Almost every middle eastern culture has their own version, from the Jewish honey cake, lekach, to Arabic honey cake, which favours rich, nutty flavours.

Arabic honey cake can be baked, fried, or eaten straight from the pan. It can be made with almond meal or wheat flour, and is traditionally served with a strong cup of coffee.

Arabic honey cake can most likely be traced back to basbousa, a fermented sweet cake that was popular in Abbysinia (Ethiopia) and Egypt in the middle ages. It became very popular during the rise of Islam, when trade between the Islamic empire and Europe begam to boom. True basbousa ought to be cooked using semolina, a kind of wheat used commonly in pastas and couscous.

Modern Arabic honey cake is often made with things other than semolina (this is a recipe that can be very easily made gluten-free), but the fragrant smell of rose water, and the sweet, rich taste of honey inject all the authenticity you really need. Our recipe for Arabic honey cake uses almond flour, cinnamon and aniseed—try it at your next tea party!


For the cake:

  • 1/2 cup butter
  • 3 eggs
  • 1/2 cup sugar
  • 1 tsp ground aniseed
  • 1 tsp cinnamon
  • 1/2 tsp baking powder
  • 1/2 cup almond flour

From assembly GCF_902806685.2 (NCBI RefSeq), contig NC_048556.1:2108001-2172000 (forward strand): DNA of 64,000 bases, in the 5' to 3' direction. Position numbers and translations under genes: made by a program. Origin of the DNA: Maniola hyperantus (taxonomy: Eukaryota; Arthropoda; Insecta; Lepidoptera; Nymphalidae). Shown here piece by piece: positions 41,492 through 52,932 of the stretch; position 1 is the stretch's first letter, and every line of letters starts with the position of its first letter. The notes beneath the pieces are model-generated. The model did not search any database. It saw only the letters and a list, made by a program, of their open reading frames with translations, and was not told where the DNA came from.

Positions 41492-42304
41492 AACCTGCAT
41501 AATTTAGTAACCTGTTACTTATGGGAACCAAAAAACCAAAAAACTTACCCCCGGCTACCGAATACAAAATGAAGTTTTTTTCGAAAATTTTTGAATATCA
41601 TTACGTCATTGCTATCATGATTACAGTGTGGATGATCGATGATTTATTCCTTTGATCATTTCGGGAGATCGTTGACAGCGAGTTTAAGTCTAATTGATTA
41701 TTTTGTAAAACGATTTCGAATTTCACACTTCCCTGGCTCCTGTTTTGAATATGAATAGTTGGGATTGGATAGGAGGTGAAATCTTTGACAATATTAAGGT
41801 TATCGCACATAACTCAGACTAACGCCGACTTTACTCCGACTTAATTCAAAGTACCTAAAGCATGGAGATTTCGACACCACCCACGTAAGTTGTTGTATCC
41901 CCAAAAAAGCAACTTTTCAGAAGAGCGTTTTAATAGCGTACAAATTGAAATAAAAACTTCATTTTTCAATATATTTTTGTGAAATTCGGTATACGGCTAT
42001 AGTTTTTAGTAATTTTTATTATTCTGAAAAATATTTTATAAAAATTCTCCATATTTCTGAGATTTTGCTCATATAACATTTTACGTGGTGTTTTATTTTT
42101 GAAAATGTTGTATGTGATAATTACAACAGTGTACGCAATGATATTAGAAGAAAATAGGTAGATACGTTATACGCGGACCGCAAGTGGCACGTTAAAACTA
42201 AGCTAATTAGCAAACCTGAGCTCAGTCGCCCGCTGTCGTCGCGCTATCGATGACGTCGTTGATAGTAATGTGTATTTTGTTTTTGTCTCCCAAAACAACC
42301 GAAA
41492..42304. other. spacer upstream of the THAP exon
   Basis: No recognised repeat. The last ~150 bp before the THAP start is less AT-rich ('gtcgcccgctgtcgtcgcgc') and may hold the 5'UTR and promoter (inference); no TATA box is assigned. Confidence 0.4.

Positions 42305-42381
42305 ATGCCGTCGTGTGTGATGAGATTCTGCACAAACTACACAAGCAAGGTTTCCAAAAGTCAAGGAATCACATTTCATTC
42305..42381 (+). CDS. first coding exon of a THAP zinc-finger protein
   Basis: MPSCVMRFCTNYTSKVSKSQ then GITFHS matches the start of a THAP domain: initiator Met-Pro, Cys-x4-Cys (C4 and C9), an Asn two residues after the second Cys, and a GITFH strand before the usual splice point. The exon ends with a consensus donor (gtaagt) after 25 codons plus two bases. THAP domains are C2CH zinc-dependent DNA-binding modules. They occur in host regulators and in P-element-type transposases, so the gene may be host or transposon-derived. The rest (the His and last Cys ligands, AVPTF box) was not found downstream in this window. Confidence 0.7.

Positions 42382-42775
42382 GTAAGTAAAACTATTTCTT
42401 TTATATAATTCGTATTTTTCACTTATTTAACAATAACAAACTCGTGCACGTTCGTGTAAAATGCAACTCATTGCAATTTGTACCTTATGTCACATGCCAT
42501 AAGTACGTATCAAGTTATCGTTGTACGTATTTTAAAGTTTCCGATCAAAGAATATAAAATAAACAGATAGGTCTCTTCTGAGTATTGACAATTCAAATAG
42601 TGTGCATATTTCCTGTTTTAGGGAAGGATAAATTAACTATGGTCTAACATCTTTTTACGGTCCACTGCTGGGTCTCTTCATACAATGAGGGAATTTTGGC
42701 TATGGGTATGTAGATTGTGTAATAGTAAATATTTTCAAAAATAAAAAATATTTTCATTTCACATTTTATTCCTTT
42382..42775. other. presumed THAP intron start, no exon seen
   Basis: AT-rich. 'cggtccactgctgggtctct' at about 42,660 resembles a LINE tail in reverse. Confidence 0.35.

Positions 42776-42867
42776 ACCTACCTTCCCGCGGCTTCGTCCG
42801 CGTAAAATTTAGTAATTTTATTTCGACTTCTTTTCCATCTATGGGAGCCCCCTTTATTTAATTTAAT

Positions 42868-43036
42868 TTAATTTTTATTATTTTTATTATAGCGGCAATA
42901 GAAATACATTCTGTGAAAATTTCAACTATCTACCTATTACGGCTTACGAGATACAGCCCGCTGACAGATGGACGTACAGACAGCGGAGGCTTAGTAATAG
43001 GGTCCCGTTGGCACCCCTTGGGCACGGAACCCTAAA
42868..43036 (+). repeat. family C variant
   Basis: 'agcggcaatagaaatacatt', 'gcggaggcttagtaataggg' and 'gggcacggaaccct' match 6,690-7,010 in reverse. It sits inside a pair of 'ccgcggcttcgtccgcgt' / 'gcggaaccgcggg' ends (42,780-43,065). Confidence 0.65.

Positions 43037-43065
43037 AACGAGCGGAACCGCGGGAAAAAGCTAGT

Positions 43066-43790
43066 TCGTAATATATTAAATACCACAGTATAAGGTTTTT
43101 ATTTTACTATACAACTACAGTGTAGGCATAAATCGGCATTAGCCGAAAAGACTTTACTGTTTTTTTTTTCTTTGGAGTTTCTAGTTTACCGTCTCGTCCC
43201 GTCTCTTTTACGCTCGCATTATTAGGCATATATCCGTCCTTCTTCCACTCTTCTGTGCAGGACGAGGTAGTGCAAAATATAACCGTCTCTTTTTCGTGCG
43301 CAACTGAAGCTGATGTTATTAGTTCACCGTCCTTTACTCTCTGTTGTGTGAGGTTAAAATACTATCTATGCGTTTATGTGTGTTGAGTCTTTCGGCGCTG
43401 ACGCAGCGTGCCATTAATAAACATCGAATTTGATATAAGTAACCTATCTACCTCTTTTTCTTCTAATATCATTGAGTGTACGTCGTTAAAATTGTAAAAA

For the syrup:

  • 1 1/2 cups honey
  • 1 cup water
  • 1/2 cup rose water
  • 2 tbsp lemon juice


  1. Preheat oven to 400ºF. While oven is preheating, grease a 10” pan.
  2. Beat together eggs and sugar. Melt the butter and add it to the mix, stirring well.
  3. Sift almond flour, baking powder, aniseed and cinnamon together. Add to wet ingredients and blend.
  4. Pour batter into pan and bake 10-15 minutes, or until a toothpick comes out clean.
  5. While cake is baking, add honey, water, and rose water to a pot and bring to a boil.
  6. Stir syrup constantly on high heat until the honey has boiled down; syrup should look clear, not carmelized.
  7. Once cake has finished baking, take it out of the oven and cut it into the pieces. Pour the syrup all over the cake and allow 2-3 hours for the cake to cool and the syrup to thoroughly soak in.

One Response

  1. Davilyn Eversz

    Thank you so much for this. I didn’t think I’d be able to find a recipe that was from that early time in Islamic history. I am reading the book, The Physician and they mentioned honey cake. Will bake this tomorrow. Just seemingly out of nowhere for over a year now I started wanting food I really had no knowledge of. Home made curdy yogurts, dates, pistachios, flatbreads, bulgurs, pilah, and now realizing honey cake belongs in the list also. Peace Be Upon you!


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